Yellen at the New York Times. Jonathan Rosen, Impact Investing Intern. American University

Picture: Mr. Rosen (left, 2nd from bottom) at the New York Times’s DealBook conference in Washington, D.C. on Thursday June 9th. Treasury Secretary Janet L. Yellen was among those in conversation with The Times’s Andrew Ross Sorkin. Picture by Amanda Andrade-Rhoades for The New York Times.

On Thursday June 9th, the New York Times hosted their first in-person Dealbook event since 2019, and headlines were made. Among the speakers present were interim CEO and former full-time CEO of Starbucks Howard Schultz, Democratic Senator Chris Murphy of Connecticut, and journalists Maggie Haberman and Abby Phillip. However, the speaker at Dealbook that made the most note-worthy comments was Secretary of the Treasury Janet Yellen. During her half-hour interview, Yellen addressed several issues facing the country including inflation, crypto, ESG, and the likelihood of a recession.

When asked about the effect corporate greed had on the rise of inflation in the United States, as certain members of the Democratic Party, Biden administration officials (and Creative Investment Research) have argued, Yellen did not give a definitive answer. She did, however, argue that while she believed supply and demand issues were the primary cause of inflation, corporations have an added responsibility to help address this problem, which is why she supports policies such as an increase  in corporate tax rates, as well as a billionaire text. She also argued that because of the strong labor market that currently exists within the United States, the American people are more equipped with the necessary tools to survive the high inflation and gas prices.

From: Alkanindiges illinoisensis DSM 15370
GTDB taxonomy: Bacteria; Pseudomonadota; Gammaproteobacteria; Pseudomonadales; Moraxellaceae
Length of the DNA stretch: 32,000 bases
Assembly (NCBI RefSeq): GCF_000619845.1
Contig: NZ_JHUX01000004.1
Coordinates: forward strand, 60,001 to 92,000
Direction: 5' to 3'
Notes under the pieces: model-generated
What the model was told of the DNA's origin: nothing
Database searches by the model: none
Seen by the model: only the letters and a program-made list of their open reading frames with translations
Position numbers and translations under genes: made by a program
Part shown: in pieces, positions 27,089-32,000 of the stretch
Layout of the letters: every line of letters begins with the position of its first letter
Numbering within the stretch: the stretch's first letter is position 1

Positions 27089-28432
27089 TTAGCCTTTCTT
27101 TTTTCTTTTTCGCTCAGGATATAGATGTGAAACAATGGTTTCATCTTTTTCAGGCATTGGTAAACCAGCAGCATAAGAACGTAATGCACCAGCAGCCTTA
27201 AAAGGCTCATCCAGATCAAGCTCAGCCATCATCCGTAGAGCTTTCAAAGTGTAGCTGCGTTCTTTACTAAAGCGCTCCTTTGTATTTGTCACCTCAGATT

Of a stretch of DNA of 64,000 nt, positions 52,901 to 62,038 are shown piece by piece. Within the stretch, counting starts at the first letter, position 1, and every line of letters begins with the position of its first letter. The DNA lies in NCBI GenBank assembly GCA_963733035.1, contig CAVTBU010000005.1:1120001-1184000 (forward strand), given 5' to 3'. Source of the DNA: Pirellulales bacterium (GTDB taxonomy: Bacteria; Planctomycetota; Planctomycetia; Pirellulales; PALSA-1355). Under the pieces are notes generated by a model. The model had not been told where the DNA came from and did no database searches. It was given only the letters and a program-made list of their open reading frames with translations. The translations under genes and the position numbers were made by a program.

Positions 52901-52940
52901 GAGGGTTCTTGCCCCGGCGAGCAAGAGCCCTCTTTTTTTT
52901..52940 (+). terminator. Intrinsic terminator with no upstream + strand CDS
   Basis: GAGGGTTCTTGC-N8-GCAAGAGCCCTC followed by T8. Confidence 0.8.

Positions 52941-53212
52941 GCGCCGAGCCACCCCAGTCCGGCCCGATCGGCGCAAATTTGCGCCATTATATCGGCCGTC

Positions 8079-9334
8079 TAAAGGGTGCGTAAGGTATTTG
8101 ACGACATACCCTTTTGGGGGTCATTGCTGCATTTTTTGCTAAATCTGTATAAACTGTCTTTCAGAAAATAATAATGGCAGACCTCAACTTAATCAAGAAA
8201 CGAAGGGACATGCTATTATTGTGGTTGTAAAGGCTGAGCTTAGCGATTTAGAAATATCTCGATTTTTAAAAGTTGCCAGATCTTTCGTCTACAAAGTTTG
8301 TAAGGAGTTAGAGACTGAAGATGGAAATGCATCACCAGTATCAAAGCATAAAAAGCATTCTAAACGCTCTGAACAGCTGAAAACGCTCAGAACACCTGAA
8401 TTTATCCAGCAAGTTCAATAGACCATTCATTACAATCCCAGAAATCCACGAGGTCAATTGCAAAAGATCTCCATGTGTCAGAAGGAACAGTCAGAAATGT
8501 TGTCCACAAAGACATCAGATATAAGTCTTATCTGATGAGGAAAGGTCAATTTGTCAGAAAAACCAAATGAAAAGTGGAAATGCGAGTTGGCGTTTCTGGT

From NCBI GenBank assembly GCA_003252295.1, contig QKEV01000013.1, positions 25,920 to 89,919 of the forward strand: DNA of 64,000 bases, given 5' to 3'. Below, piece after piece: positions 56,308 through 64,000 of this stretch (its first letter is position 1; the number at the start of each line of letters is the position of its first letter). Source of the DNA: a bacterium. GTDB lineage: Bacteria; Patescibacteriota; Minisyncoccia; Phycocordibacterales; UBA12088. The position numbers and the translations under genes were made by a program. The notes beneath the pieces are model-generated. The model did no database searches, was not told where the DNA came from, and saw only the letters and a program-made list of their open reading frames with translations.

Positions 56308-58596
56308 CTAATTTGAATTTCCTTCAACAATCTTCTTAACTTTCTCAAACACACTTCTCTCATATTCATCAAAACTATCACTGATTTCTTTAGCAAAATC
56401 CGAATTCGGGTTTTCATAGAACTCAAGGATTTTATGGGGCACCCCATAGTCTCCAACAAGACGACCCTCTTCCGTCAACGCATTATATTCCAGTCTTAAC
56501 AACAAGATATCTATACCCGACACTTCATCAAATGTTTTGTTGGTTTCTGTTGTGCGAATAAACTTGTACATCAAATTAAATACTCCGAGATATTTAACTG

Another relevant issue that Yellen discussed was Cryptocurrency. When asked about her reaction to investment company Fidelity’s recent decision to allow individuals to invest Bitcoin in their 401k’s, Yellen stated that this is not something that she would advise. This is in line with the continuing debate on the role Cryptocurrency will play in our society going forward. With this comment, Yellen is placing herself in the camp of people skeptical of its impact and legitimacy. However, it remains to be seen what impact Bitcoin and other Cryptocurrencies will have on our future economy, as well as other elements of life such as retirement.

Finally, when oil companies and energy prices were discussed, the subject of Environmental, Social, and Corporate Governance (ESG) came up. Sorkin asked Yellen for her reaction to a recent Elon Musk tweet which referred to ESG as a scam. Yellen responded by rejecting Musk’s notion and stating her belief that climate change is an existential threat that needs to be a factor companies consider when making decisions. However, she did suggest that requirements under ESG should not be what they currently are, saying that some companies not following these guidelines still had a desire to combat the climate crisis. What these comments showed, was that Secretary Yellen can be considered an ally to the ESG approach, but not someone who can be counted on to be in lockstep with the method.

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